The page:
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GUEST COMMENT: The trouble with banks’ online recruitment systems is that they are mostly rubbish and don’t really work

Application systems past

I’ve worked in this industry for nearly a decade, but I’m not too old to have forgotten the living hell of Milkround university applications. If you were hungry enough to want to work in the City, you had no choice but to subject yourself to banks’ careers sites.

Anything could, and would, go wrong. Clicking “back” by accident meant losing everything you’d painstakingly typed. The system had a habit of hanging ten minutes before the deadline; browsers crashed randomly. I concluded that the banks spent too much time on glossy photos and videos and too little on making their online applications system actually work.

I always thought that as an “Experienced Hire” (in the banks’ terminology), I’d never have to go through this again. I’d click through to a separate area of the site and simply upload my CV and then wait for the Chairman to call me up imploring me to consider working for them.

So I was quite surprised to find the same annoying electronic recruitment process with a much smaller but very blue-chip company recently. Over a quiet pint with an ex-colleague of mine, he mentioned to me that his firm was just closing a large fund-raising. They were looking to hire people with my background, and he’d be happy to pass on my CV directly to HR.

Would I mind though, he asked sheepishly, just uploading it to the firm’s website, to “cover all the bases”? He hoped this would speed up the process, since their HR department were “not top-notch”. Sure, I said, why not.

The first warning sign was how the website boldly claimed that the firm “combined the best of both large and small companies”. Frankly its careers section made it feel like a very big, anonymous company. There were lots of stock photos of the River Thames at night, with skyscrapers in the background. It was full of clichéd recruitment phrases (“collegiate place to work”, “respects your requirement for work-life balance”, “flat management culture”). Not only did it leave a bad taste in my mouth, it had me gagging.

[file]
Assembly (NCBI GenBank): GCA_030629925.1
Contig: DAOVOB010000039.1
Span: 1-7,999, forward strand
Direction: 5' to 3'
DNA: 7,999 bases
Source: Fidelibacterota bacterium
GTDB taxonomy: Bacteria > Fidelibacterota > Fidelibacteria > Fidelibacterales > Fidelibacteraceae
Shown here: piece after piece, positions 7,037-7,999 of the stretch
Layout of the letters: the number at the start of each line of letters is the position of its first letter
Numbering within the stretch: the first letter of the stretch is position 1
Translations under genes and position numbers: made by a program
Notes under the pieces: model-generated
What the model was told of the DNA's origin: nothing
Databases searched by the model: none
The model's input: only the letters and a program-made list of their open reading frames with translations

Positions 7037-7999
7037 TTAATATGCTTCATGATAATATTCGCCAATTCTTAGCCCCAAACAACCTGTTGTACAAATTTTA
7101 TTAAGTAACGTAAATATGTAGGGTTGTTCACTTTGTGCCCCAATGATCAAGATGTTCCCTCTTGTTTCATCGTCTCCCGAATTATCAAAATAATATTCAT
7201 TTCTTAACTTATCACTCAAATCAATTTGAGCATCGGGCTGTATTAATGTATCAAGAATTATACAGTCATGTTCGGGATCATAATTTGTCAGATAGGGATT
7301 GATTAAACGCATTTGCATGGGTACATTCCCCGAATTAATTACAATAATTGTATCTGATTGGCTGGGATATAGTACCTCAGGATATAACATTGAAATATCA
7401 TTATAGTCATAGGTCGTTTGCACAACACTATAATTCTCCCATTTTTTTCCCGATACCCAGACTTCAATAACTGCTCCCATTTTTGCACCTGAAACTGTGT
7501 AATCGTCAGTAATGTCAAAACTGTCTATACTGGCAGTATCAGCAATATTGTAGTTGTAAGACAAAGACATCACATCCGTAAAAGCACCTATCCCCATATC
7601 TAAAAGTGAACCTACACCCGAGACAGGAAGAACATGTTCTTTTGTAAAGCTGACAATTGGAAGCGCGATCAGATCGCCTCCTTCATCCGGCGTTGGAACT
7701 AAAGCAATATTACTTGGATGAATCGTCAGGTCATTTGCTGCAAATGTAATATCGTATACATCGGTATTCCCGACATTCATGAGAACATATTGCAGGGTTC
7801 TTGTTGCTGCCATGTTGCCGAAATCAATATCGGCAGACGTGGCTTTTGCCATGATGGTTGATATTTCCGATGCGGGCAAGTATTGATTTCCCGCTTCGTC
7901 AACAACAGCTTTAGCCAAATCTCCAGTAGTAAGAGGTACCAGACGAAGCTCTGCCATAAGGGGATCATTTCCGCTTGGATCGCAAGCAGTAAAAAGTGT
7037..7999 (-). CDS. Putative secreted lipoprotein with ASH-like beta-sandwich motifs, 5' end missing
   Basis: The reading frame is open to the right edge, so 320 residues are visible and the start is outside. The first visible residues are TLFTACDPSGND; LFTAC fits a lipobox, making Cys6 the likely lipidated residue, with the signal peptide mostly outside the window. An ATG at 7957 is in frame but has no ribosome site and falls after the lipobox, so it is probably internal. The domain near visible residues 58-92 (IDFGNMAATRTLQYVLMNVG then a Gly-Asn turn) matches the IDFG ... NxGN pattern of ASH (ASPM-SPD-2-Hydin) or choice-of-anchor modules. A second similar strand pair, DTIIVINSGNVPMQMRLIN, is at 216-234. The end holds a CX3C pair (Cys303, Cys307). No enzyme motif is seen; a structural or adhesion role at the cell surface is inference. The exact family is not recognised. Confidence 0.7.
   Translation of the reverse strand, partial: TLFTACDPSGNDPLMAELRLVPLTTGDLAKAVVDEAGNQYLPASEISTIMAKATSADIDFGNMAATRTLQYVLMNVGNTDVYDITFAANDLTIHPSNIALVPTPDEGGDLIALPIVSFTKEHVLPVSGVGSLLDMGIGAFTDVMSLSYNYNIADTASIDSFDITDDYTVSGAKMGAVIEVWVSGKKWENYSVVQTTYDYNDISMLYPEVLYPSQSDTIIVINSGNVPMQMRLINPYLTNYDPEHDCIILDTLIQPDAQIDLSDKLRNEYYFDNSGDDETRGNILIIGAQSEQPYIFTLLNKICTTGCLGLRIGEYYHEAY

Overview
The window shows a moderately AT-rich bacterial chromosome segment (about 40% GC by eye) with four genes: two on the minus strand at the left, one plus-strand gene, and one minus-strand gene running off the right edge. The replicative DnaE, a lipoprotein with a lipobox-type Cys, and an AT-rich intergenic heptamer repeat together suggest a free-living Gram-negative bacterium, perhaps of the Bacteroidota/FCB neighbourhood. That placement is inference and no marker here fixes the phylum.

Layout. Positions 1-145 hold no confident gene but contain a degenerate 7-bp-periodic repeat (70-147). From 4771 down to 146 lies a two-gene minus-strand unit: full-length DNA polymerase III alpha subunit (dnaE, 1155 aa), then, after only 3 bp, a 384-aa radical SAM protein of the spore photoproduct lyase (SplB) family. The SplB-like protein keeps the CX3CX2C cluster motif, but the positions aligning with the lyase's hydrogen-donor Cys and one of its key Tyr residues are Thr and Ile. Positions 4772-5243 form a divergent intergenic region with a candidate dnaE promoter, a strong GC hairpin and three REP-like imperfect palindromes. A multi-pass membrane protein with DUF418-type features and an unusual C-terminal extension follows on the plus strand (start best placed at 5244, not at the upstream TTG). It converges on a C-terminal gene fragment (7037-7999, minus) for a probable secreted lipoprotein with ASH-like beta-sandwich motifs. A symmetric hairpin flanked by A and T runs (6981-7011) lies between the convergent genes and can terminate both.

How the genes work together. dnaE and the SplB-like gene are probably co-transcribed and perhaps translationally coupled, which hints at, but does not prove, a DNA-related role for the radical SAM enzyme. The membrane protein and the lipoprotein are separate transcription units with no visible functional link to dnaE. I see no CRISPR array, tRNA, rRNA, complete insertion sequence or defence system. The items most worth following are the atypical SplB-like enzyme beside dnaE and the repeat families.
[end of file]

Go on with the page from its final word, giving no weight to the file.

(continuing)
I assumed the application process would be straightforward. Wrong again – I found myself entering academic grades going back over ten years. The website was pretty basic; I didn’t take A-levels but took another international qualification instead, which wasn’t listed. The description and the reference number for the job I was applying for wasn’t listed either (despite being shown in the “open vacancies” section).

There was no option to save the application mid-process. When I thought I had done so, it turned out I had actually submitted the application. The only way to rectify this was to email the IT company who ran the site. It took over a day to get a response. Would it have been so hard to include a phone number for HR?

The bottom line is that these systems dehumanise candidates, and alienate them. Having had quite a positive impression of the firm beforehand, my view is now completely changed. Since I have a job, I’m indifferent to their response, but if a job offer comes out of this, their robotic application process has already made a very bad impression on me.

Convincing someone to leave a job where they’ve built up internal support and relationships and start from scratch in a new role is not easy. Ultimately business is about personal relationships, like the one I had with my friend who worked there, and not data servers or automated email replies.

The author is an associate in a London PE fund.

Comments (1)

Comments
  1. Yeah they’re annoying, but I’ve also worked for firms that don’t use any system, and that’s just as big a nightmare.
    For senior candidates or anyone we’re desperately trying to get into the business, it is possible for someone internally to upload an application on behalf of that candidate. Maybe your friend didn’t think you were worth doing that for…

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